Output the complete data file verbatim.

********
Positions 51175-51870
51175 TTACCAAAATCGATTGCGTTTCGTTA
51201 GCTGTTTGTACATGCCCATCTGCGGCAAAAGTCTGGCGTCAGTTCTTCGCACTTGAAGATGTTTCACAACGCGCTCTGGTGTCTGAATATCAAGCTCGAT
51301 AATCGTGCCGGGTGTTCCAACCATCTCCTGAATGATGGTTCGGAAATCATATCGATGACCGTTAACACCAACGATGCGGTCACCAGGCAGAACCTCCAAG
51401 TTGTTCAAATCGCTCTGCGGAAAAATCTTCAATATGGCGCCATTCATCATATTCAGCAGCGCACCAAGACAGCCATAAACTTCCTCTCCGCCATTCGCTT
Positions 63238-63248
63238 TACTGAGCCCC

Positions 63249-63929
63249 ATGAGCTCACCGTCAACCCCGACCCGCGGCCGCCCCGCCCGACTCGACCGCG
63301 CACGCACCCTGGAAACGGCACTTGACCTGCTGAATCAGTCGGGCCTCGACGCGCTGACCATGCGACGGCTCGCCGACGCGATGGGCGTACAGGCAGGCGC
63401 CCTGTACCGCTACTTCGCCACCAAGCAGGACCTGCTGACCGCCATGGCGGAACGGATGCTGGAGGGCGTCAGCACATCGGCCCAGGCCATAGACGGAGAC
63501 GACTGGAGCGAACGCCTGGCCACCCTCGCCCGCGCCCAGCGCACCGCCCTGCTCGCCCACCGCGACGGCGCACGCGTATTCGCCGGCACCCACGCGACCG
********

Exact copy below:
Positions 51175-51870
51175 TTACCAAAATCGATTGCGTTTCGTTA
51201 GCTGTTTGTACATGCCCATCTGCGGCAAAAGTCTGGCGTCAGTTCTTCGCACTTGAAGATGTTTCACAACGCGCTCTGGTGTCTGAATATCAAGCTCGAT
51301 AATCGTGCCGGGTGTTCCAACCATCTCCTGAATGATGGTTCGGAAATCATATCGATGACCGTTAACACCAACGATGCGGTCACCAGGCAGAACCTCCAAG
51401 TTGTTCAAATCGCTCTGCGGAAAAATCTTCAATATGGCGCCATTCATCATATTCAGCAGCGCACCAAGACAGCCATAAACTTCCTCTCCGCCATTCGCTT
Positions 63238-63248
63238 TACTGAGCCCC

Positions 63249-63929
63249 ATGAGCTCACCGTCAACCCCGACCCGCGGCCGCCCCGCCCGACTCGACCGCG
63301 CACGCACCCTGGAAACGGCACTTGACCTGCTGAATCAGTCGGGCCTCGACGCGCTGACCATGCGACGGCTCGCCGACGCGATGGGCGTACAGGCAGGCGC
63401 CCTGTACCGCTACTTCGCCACCAAGCAGGACCTGCTGACCGCCATGGCGGAACGGATGCTGGAGGGCGTCAGCACATCGGCCCAGGCCATAGACGGAGAC
63501 GACTGGAGCGAACGCCTGGCCACCCTCGCCCGCGCCCAGCGCACCGCCCTGCTCGCCCACCGCGACGGCGCACGCGTATTCGCCGGCACCCACGCGACCG